Pearson is to partner with American online textbook rental company Chegg to make its higher education textbooks more affordable to use, as part of a new "rental-only" model.
With the rental pilot beginning in the US this autumn, both print and e-book versions of approximately 50 editions of "high-volume" Pearson titles will be available to rent through Chegg.
This is the first partnership where print titles will be offered as "rental only" via a retailer with materials supplied directly by Pearson. This means US students won't be able to buy the books in print any more, whether they rent them from Chegg or elsewhere in the future. Pearson says it anticipates expanding the number of titles included in this programme over time.
According to Pearson, this "rental-only" model will allow the company to reduce prices by up to 60% and ensure that all students have access to affordable textbooks. Electronic versions of the books will be the cheapest option, with all rental prices under $100.
The partnership is the latest development in Pearson's transformation of its publishing strategy. It follows the company's fifth profit warning in four years in January; Pearson made a loss of £2.6bn in 2016 and was forced to take its £800m profit target for 2018 off the table following the challenges it has been facing in the US education market.
At the time it revealed a two-step plan, firstly to slash the prices of 2,000 e-book titles by up to 50% and secondly to launch its own print rental programme for courseware.
Tim Bozik, president, global product at Pearson, commented: “Faculty and students have been clear - they desire the ability to rent affordable print and digital products. This program, along with Pearson’s other affordability initiatives, provide faculty and students with quality Pearson materials at an affordable price point. We are excited to work with Chegg to bring our high quality Pearson materials to students in a way that works for them.”
Dan Rosensweig, c.e.o. of Chegg, said: “Paramount to Chegg’s mission is to increase access to higher education by making it more affordable. We are excited to partner with Pearson, the world’s leading higher-ed publisher, to accelerate our ability to make high quality education resources accessible to every student. We applaud Pearson’s recent moves to focus on the financial needs of students while also embracing the new and innovative pricing models and channels that meet the needs of today’s students.”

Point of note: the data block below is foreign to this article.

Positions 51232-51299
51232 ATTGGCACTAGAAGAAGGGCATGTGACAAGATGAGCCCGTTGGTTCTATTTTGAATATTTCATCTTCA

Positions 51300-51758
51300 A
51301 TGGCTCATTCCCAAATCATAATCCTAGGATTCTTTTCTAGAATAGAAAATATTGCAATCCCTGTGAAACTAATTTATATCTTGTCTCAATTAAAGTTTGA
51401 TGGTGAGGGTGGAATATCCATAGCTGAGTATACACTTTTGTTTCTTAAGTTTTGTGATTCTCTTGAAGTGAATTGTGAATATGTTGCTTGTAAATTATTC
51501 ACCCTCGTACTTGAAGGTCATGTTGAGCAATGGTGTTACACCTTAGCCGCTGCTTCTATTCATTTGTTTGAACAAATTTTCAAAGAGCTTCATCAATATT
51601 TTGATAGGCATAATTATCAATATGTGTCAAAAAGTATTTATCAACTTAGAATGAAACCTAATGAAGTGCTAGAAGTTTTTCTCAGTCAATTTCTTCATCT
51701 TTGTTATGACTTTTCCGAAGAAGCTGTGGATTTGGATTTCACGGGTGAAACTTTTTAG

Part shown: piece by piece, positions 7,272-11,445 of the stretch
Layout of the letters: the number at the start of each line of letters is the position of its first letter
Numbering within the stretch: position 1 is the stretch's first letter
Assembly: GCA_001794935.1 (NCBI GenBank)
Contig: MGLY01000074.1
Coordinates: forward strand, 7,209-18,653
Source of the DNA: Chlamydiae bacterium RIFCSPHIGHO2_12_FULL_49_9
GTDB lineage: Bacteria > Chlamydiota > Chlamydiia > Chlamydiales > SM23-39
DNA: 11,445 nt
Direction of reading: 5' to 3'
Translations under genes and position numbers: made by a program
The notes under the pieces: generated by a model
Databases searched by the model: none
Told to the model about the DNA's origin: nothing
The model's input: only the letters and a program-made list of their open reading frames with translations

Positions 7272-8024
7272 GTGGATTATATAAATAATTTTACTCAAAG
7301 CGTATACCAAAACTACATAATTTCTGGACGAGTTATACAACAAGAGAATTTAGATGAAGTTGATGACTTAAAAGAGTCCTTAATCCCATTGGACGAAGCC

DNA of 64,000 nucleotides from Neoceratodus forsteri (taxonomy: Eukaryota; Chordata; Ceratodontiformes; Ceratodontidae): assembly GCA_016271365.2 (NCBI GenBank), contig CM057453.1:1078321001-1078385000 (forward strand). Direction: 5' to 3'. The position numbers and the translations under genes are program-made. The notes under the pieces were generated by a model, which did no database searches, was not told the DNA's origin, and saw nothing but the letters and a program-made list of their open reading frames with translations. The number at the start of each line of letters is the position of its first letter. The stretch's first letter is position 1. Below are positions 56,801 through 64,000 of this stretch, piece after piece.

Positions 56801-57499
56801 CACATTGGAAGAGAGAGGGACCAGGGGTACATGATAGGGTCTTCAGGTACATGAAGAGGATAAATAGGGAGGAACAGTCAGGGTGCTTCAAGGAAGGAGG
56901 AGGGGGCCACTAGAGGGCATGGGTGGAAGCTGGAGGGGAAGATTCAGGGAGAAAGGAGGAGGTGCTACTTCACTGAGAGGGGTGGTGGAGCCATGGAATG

Other recent products and programmes from Pearson driving its transition to digital include the introduction of Revel, digital courseware blending author narrative, interactive media, and assessment, accessible by computer, tablet or mobile phone for $65. It also launched Digital Direct Access, a programme that delivers digital course materials directly to students on the first day of class, it says will help students to make savings of 60% compared to the price of traditional print materials. It recently announced a partnership with IBM Watson to create virtual college tutors, too.
In the UK, online degree programmes has been a focus for Pearson. It announced a partnership with Leeds University in March, building on partnerships with Manchester Metropolitan University and with King's College London. It is also working with the University of Exeter on a BTEC research partnership, while rival Keypath secured the 10-year contract to manage its online degree programme.